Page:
The writer is an MFA student at the UCLA Animation Workshop and a self-described Richard Williams fiend. Editor's Note: While it may somewhat awkward to respond to Merryman's letter without also reprinting Michael Dobbs' article, his letter does bring up issues which do need to be discussed. Alex Williams' reply: In reply to the letter from the reader offering what might be regarded as Fred Calvert's side of the sad demise of The Thief and The Cobbler, there are a number of factual inaccuracies which should be addressed. In fairness to Fred Calvert, Mike Dobb's article is not an interview as such, and therefore cannot be taken as a verbatim report of Calvert's plea in mitigation. However, to suggest that he took on The Thief "somewhat under protest" (Calvert's words, apparently) or that he tried to avoid the task, is misleading at best. It is very easy to avoid such projects--one simply has to say "no." My recollection of Fred Calvert's visits is that he was only too keen to take on the completion of the film. I clearly recall my father's astonished reaction when Calvert suggested, having been shown the painstaking and beautiful camerawork executed by the gifted John Leatherbarrow, that the film should be shot in Korea to save money. As we now know, Calvert was not only to shoot much of The Thief in Korea, but also to send large sections to be animated there. Such insensitivity to the quality of the film he was to inherit is the hallmark of his work. He is quoted as saying that "we tried to use as much of [Williams'] footage as possible . . . we hated to see all of this beautiful animation hit the cutting room floor, but that was the only way we could make a story out of it" The suggestion that The Thief lacked a compelling story is a common one, and is hard to argue against as it has become almost received wisdom. Anyone who has the good fortune to see the original director's cut will find an excellent story, uncluttered with pointless songs or unnecessary voice-overs. Where is it written that animated films must have songs? Perhaps we are all so unconsciously conditioned by the success of the Disney formula that we can imagine no other way. It might be argued that Williams' cut required editing (it was certainly too long in parts), but it cannot be argued that what was done to it by Fred Calvert or Miramax in any way improved or assisted the story. Mike Dobbs suggests that the songs were "commercial decisions," but the film made barely $300,000 at the box office. The butchering of The Thief was the most uncommercial decision that Calvert, Completion Bond Co.(CBC) or Miramax could have taken. It was a process of alchemy that turned pure gold into garbage. I have never worked on a project before or since in which the artists were more convinced that what we had on our hands would be, if properly marketed, a commercial and artistic success. Calvert suggests that what he produced was a "releasable" picture, and blames Miramax for the disaster of The Princess and The Cobbler. He chooses his words wisely. "Releasable" it may have been, better than Princess . . . it undoubtedly was. But a good film, even a modest film, it was not. Calvert's release, songs and all, was vulgar and mediocre. In any event, by taking on The Thief himself and convincing CBC that he could do justice to the movie, Calvert set in motion events which were to destroy the project. For that he must take responsibility and ultimately, blame. That said, there were plainly other villains. Jake Eberts, the producer whose weight in Hollywood set The Thief in motion, abandoned the project when Warners became jumpy. Betty Smith of CBC played a major role in removing what was left of Williams' cut. Calvert was thus in many ways a small player in a larger pool of sharks, who was unable to keep control of what he had inherited.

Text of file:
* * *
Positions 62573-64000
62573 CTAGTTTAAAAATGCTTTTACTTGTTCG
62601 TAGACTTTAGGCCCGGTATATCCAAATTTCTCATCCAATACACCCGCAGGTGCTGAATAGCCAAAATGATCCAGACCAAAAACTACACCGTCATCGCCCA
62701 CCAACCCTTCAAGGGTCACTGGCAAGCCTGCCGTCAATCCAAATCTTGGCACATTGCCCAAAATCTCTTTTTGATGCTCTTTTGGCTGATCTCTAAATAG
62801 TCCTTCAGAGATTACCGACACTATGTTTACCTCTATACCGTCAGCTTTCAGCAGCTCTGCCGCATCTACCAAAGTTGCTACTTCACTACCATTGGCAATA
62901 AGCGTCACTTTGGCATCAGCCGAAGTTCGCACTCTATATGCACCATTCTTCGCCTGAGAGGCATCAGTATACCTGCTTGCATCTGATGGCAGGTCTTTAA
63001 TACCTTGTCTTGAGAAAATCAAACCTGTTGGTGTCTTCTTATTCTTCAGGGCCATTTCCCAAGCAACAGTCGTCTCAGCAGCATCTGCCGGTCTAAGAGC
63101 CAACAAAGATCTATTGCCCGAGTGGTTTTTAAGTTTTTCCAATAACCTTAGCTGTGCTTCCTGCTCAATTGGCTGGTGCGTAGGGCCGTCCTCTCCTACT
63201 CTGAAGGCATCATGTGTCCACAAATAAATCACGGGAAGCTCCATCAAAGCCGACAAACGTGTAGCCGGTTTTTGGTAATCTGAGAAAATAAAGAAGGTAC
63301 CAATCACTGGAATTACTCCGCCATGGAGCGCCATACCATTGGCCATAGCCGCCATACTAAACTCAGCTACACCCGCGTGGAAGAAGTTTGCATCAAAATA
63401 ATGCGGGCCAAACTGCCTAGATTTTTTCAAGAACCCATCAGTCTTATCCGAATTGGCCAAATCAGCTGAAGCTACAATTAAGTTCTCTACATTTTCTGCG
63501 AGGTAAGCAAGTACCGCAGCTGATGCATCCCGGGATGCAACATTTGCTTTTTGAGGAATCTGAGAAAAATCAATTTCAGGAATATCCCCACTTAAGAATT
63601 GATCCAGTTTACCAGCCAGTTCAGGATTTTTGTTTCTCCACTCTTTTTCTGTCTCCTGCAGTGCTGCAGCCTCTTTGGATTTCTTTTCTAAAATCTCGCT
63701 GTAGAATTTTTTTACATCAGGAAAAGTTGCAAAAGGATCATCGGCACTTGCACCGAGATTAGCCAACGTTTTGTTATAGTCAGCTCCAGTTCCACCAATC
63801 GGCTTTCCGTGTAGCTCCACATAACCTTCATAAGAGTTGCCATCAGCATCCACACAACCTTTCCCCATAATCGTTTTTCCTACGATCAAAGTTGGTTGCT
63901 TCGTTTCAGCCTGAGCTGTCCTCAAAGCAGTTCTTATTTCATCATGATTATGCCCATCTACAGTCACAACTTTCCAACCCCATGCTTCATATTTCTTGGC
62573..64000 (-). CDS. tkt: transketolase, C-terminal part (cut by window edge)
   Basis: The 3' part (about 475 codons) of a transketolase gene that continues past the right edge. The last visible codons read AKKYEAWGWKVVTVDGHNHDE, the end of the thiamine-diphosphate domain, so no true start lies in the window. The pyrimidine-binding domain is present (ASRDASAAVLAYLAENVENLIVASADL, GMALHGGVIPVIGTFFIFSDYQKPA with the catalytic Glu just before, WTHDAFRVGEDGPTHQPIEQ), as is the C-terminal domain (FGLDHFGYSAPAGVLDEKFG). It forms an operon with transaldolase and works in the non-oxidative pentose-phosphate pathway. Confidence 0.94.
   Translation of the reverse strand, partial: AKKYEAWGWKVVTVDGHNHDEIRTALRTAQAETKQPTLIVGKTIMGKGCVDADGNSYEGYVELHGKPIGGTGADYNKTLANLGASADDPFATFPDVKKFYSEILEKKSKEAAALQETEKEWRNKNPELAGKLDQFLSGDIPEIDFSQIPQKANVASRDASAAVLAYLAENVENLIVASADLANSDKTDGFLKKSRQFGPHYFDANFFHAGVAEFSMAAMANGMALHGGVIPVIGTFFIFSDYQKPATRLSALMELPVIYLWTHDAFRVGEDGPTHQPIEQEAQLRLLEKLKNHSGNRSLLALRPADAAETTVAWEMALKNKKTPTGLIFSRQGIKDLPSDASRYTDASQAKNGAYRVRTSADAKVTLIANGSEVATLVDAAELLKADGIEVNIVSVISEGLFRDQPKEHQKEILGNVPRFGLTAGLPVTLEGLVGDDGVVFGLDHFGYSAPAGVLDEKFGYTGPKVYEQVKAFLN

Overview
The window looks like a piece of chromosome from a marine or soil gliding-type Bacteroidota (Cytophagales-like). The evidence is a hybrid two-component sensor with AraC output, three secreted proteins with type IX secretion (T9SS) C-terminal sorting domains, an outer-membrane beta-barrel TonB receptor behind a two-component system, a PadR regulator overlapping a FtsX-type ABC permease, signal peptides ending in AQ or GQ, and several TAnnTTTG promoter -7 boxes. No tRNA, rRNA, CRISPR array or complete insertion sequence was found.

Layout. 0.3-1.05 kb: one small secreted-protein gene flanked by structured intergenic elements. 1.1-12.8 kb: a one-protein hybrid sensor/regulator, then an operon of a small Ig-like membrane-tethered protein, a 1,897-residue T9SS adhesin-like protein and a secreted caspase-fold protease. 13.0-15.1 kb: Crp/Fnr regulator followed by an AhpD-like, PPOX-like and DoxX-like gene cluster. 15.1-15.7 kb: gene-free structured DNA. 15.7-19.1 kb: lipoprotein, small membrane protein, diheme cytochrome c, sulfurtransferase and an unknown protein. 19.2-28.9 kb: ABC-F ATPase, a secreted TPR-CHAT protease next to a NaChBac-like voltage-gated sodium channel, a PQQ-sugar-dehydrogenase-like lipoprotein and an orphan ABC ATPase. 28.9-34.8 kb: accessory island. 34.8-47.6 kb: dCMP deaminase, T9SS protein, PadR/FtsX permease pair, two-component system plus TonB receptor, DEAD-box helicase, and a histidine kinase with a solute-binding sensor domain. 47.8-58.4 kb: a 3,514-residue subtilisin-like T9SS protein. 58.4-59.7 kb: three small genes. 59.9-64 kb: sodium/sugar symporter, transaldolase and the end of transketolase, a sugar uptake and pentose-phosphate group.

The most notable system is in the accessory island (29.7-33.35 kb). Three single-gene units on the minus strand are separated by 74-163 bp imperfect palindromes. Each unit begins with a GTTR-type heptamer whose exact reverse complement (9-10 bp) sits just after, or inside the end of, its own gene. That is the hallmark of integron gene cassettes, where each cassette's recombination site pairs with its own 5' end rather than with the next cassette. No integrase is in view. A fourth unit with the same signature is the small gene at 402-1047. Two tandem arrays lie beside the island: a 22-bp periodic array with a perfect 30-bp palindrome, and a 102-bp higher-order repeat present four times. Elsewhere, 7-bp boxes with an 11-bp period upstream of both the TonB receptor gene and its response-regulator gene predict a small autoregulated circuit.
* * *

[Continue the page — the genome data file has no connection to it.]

--Alex Williams